VarChar VS. nVarChar


J

Jonathan Wood

I'm just curious how many people use the Unicode string types for their
data.

At this stage, it doesn't seem needed and takes up about twice the storage.
Am I better off using nVarChar, or is VarChar just fine?

Thanks.
 
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A

Andrew Backer

Unless I was working on a really memory constrained system I would use NVarChar.
And if the system was that memory constratined, i probably wouldn't be using
SQL Server. So far I have never used varchar other than when I needed the
extra size for something, just to e safe, and didn't want the hastle of dealing
with 'text' and 'ntext' types. DB stored html pieces is one case.

If you have too much data then you could just use varchar, but I doubt that
is actually the case for you. Just think, with these damn 64 bit machiens,
all our ints are going to double in size too :(

Go with nvarchar unless there is a real reason not to.

// Andrew
 
J

Jay

This may be a bit dated, but in my "Inside SQL Server 7.0" book (1999) it
strongly advises using the least amount of storage in a row. The less you
store, the more rows you can fit in a page, so the fewer disk accesses you
need - these are the things that take time.

Unless I was working on a really memory constrained system I would use
NVarChar.
And if the system was that memory constratined, i probably wouldn't be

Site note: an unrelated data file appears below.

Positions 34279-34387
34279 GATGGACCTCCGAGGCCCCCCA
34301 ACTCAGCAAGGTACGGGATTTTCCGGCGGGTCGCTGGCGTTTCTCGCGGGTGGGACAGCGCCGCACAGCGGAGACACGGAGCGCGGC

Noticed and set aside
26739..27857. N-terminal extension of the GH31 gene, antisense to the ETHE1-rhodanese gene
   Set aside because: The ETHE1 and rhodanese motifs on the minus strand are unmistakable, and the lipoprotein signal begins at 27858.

using
SQL Server. So far I have never used varchar other than when I needed the
extra size for something, just to e safe, and didn't want the hastle of
dealing
with 'text' and 'ntext' types. DB stored html pieces is one case.

If you have too much data then you could just use varchar, but I doubt that
is actually the case for you. Just think, with these damn 64 bit machiens,
all our ints are going to double in size too :(

Go with nvarchar unless there is a real reason not to.

// Andrew
 
J

Jonathan Wood

Heh, well, I guess if the things I'm trying to figure out now are things
that "experts" have conflicting ideas about, then I must finally be starting
to pick this stuff up. :)
 
A

Andrew Backer

Yeah, nvarchar opinions are like...

It's safer to use nvarchar, and I haven't seen it hurt my performance yet.
Theoretically you might need to read a few less pages, but I bet you could
get more bang for your buck by indexing properly any day.

Granted, huge amounts of data, or rows pushing the 8k limit, would be really
good reasons to not do it. As always, depends on your situation. So far
I haven't had any perf problems and I haven't needed to pick varchar, shorts,
bit fields, or do any particular squeezing. If I was concerned about the
volumne of data over the wire, that might be what pushed me, assuming I was
_guaranteed_ to never need the unicodeness later.

Also, ya can always change it =)
 
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J

Jay

According to the "Inside SQL Server 7.0" book (1999), the smaller the data,
the more rows you can fit within one 8k page, so it's not just a case of
trying to fit a row into an 8k page, but fitting as many as possible into an
8k page.


Yeah, nvarchar opinions are like...

It's safer to use nvarchar, and I haven't seen it hurt my performance yet.